Holy Mary, Mother of God…Pray For Us

The Life of Saint Augustine Through the Words of Pope Benedict XVI

Today, in the Western lung of the Catholic Church, we celebrate the great African Doctor – Saint Augustine of Hippo. Eloquent in his life and his words, the Church dons him the name – The Doctor of Grace. Even after 1600 years, the Catholic Church views him as one of the greatest theologians in her arsenal; an arsenal filled with many great fighters and defenders of Jesus Christ. The Church also sees him as one the greatest conversion stories of any saint.

Today, I am not going to focus on his biographical life, since I have done this in years past. For today’s memorial, I want to share with you Saint Augustine through the words of Pope Benedict XVI. In his general audiences from March 7, 2007 to February 27, 2008, Benedict taught on the Church Fathers from Clement of Rome to Augustine. So important is Saint Augustine to the Catholic Church that the Holy Father dedicated five general audiences to him from January 9 – February 27, 2008.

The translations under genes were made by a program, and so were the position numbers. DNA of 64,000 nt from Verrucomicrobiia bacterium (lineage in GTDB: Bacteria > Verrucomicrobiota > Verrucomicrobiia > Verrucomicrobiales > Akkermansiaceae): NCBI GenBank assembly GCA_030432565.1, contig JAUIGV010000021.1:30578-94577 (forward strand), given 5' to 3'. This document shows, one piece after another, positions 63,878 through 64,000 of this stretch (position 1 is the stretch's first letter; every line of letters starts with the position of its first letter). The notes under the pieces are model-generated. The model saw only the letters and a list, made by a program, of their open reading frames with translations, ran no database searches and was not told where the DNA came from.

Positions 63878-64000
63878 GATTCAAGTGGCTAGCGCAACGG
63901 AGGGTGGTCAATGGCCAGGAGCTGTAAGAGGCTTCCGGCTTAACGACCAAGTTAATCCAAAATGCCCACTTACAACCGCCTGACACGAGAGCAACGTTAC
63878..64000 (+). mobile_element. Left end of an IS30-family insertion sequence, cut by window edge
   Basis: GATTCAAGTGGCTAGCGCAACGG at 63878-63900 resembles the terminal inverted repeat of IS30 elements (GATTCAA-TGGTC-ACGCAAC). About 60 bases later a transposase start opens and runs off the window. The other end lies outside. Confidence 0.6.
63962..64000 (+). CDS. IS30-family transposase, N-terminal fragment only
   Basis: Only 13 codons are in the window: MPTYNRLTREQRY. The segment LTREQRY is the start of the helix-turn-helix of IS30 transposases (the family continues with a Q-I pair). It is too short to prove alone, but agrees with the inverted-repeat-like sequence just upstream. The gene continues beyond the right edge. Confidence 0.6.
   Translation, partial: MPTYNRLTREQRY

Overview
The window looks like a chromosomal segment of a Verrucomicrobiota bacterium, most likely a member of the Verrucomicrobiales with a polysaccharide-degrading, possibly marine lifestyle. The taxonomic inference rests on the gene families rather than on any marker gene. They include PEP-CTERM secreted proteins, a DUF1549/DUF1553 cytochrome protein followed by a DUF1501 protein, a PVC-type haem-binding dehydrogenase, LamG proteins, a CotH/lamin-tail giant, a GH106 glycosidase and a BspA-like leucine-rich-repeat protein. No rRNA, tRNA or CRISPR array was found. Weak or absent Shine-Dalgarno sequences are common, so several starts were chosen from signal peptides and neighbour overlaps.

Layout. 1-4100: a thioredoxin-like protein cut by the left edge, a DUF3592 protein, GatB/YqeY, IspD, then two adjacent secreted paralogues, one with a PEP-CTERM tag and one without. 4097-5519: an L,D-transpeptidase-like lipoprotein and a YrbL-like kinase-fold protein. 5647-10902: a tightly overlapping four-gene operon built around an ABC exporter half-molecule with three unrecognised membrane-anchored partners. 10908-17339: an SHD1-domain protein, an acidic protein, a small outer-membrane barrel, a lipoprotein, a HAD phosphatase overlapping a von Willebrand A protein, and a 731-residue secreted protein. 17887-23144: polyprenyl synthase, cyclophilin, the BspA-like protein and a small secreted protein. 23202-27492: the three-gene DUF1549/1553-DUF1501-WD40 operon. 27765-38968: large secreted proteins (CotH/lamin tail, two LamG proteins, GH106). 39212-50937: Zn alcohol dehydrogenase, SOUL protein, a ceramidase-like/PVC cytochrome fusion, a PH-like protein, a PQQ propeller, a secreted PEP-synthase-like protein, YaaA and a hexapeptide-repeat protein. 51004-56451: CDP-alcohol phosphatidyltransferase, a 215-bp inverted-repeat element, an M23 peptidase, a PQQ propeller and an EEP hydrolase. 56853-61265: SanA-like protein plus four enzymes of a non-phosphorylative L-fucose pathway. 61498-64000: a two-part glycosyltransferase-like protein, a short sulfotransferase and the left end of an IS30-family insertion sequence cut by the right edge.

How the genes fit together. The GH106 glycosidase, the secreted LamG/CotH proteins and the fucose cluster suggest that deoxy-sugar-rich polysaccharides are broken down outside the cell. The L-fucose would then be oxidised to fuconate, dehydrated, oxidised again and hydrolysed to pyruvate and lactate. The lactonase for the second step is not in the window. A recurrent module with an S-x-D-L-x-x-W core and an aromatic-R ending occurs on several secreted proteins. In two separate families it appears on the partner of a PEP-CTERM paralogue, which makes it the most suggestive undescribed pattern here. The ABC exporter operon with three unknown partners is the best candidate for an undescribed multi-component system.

Here are 10 excerpts from the five audiences –

1. “It could be said, on the one hand, that all the roads of Latin Christian literature led to Hippo (today, Annaba, on the coast of Algeria), the place where he was Bishop from 395 to his death in 430, and, on the other, that from this city of Roman Africa, many other roads of later Christianity and of Western culture itself branched out.”

2. “Augustine realized that the whole of the Old Testament was a journey toward Jesus Christ. Thus, he found the key to understanding the beauty and even the philosophical depth of the Old Testament and grasped the whole unity of the mystery of Christ in history…”

3. “Yet, if the world grows old, Christ is perpetually young; hence the invitation: “Do not refuse to be rejuvenated united to Christ, even in the old world. He tells you: Do not fear, your youth will be renewed like that of the eagle” (cf. Serm. 81,8). Thus, the Christian must not lose heart, even in difficult situations, but rather he must spare no effort to help those in need.”